Of all rodents, rats are universally disliked. Unlike mice or chipmunks, rats have the worst reputation for good reasons. They are destructive and carry parasites and diseases that can be passed on to people and pets. When you hear a rat on the roof, it’s time to spring into action quickly, as these multiply fast.

Roof rats in the attic fit into tight spaces, entering attics through vulnerable gaps in the roof and soffits. They love attics because they are dark, warm, and mostly undisturbed places. Within a home, they have a reliable source of food and water, are out of bad weather, and can safely create a nest in which to raise their babies.

Despite remaining out of sight and avoiding contact with humans, rats still leave signs indicating their presence within the home.

Signs of Roof Rats in Your Attic

Some signs that you have roof rats in the attic are more readily apparent than others. Here’s what to look out for:

  • Scurrying or scratching sounds coming from your attic at night.
  • Roof rat droppings not only in your attic but on kitchen counters, in your pantry, or along baseboards where rats travel from the attic to access food and water.
  • Gnaw marks on wood beams, wires, and other structural objects.
  • Greasy smudges along baseboards or walls where roof rats navigate from one area to another.
  • A musty odor made by rat urine. Rats urinate often and everywhere.
  • Finding torn insulation, cardboard, and other materials used to build their nest.
  • Seeing an actual rat either in your attic or as it is traveling.

Roof Rat Droppings

Like many rodents, roof rat droppings look like small, dark capsules with tapered edges scattered wherever these rodents have traveled. They will most likely be found near nesting sites, food sources, and along their pathways. If you have roof rats in the attic, check for an accumulation of roof rat poop in dark corners, on insulation, and on the tops of beams and boxes of stored items.

Roof Rat Nests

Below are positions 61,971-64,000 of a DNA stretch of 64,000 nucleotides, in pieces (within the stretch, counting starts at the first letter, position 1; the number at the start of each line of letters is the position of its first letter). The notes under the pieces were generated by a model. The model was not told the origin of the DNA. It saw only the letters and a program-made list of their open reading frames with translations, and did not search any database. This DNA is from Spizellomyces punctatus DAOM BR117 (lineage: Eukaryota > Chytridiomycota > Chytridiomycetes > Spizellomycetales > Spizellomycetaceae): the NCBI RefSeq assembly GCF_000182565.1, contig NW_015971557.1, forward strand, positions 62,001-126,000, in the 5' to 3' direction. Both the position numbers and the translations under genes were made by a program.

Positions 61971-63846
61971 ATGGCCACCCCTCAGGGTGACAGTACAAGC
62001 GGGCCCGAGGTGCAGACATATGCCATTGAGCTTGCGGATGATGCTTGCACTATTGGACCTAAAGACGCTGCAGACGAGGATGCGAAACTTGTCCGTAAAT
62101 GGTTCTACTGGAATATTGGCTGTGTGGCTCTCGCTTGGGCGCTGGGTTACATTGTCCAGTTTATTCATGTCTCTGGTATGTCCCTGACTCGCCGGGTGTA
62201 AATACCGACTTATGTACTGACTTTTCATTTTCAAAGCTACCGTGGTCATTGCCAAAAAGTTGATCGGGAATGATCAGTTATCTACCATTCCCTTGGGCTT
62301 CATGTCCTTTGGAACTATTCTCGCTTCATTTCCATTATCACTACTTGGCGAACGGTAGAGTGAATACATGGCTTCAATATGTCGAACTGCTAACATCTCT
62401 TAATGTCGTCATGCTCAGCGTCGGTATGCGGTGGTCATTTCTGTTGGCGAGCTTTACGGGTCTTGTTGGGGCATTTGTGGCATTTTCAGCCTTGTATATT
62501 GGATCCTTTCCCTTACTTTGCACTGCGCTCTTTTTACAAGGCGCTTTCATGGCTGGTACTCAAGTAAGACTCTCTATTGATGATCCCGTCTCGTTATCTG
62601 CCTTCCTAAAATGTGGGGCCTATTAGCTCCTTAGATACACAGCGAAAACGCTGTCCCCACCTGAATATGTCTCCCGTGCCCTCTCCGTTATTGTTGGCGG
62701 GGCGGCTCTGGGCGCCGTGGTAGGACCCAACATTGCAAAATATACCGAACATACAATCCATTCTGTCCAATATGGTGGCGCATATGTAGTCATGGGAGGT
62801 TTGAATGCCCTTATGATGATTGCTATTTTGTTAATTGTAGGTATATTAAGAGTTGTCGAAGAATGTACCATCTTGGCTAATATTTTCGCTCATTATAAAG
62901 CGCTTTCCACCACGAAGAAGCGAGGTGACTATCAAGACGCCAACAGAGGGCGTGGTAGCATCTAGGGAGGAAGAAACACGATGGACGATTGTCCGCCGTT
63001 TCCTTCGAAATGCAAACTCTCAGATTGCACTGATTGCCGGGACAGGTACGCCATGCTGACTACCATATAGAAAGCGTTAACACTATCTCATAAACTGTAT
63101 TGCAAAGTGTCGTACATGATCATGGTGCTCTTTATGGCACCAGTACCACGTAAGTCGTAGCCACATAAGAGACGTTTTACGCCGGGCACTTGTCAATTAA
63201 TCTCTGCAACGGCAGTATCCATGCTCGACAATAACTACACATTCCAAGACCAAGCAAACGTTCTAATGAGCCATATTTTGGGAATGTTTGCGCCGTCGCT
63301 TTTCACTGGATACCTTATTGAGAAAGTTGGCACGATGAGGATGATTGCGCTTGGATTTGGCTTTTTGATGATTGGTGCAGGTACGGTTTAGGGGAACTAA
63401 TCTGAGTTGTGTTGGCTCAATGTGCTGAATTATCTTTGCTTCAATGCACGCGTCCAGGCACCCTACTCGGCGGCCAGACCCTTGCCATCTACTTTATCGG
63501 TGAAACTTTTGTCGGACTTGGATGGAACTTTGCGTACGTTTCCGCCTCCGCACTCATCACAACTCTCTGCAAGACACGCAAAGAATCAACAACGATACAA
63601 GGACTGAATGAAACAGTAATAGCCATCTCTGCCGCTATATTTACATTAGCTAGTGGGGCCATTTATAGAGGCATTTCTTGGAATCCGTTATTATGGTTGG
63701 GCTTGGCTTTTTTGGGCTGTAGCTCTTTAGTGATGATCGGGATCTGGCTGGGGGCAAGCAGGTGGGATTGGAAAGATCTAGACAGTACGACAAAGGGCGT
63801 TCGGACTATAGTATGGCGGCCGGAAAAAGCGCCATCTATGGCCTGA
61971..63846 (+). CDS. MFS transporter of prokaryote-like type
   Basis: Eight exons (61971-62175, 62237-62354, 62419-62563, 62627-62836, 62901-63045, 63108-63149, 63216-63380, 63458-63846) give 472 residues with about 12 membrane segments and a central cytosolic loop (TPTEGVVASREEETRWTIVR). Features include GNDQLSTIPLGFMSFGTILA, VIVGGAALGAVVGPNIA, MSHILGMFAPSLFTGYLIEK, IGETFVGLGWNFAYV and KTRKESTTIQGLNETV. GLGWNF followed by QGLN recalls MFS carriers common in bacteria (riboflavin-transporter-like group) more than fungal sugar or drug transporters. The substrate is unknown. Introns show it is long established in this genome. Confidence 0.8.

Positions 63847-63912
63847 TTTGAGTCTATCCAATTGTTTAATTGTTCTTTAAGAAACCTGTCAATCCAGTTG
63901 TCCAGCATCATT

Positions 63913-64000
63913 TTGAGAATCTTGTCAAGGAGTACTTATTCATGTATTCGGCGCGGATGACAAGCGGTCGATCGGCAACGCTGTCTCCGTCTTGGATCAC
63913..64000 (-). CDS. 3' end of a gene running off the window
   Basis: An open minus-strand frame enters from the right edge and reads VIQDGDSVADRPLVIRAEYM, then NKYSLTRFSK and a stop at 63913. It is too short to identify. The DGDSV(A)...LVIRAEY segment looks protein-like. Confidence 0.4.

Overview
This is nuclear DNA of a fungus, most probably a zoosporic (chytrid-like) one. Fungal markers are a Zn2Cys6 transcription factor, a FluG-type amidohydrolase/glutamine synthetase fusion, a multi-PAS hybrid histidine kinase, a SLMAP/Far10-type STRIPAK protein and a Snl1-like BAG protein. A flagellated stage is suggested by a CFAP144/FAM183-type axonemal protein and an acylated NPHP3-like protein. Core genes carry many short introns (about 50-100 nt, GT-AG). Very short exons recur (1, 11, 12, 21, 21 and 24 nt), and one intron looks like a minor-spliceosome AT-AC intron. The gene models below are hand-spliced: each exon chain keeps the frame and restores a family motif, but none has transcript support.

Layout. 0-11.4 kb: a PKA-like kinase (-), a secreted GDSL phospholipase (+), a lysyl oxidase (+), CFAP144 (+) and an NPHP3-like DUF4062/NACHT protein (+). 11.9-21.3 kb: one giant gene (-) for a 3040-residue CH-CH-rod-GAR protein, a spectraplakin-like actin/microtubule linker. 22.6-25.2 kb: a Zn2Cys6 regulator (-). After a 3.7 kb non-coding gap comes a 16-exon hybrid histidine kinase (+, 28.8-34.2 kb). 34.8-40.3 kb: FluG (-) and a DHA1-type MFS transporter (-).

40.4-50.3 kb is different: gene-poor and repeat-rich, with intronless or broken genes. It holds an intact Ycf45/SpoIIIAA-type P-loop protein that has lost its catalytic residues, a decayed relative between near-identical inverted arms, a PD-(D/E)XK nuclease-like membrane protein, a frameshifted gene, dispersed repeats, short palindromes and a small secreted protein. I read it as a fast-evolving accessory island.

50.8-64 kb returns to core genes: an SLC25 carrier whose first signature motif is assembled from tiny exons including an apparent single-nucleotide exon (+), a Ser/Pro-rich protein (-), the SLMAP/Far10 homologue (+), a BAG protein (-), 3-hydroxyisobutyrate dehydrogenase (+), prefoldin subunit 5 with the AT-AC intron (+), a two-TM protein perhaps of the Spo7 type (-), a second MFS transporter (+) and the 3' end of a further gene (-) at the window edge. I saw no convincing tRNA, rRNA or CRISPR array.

Roof rats build nests that serve as a place for them to sleep, give birth, leave babies while they are out scavenging food, and as a place to store the scavenged food.

Nests look much like woven balls and look similar to bird nests. They use whatever soft materials they can find. In an attic, they are often made from shreds of insulation, torn-up paper, cardboard, and cloth.

Roof rats look for warm, secluded spots to build and maintain their nests. You’ll often find them in a corner of the attic or up on a rafter.

Roof Rat Sounds

As roof rats are nocturnal, you’re probably most likely to hear sounds at night that include:

  • Roof rats make high-pitched chirps and squeaks to communicate with other rats or when they feel threatened.
  • Scurrying and scratching noises as their feet move along surfaces such as floors and rafters or when they are building their nest. Even though these sounds are soft, they can be heard at night when all is still.
  • Roof rats gnaw at wood and wires to maintain their teeth. Because rat teeth continue to grow throughout their lives, they need to gnaw to keep them at a manageable length.
  • If they are tearing insulation and pieces of cardboard when building their nest and when they are in your drawers or pantry, you may hear the sound of objects moving as they rustle through things.

Why Roof Rats Are Harmful

Roof rats can pose serious threats to both your property and health. The level of property damage depends on the size and extent of the infestation, and homeowners who suspect an infestation should take action quickly to limit the threats roof rats pose.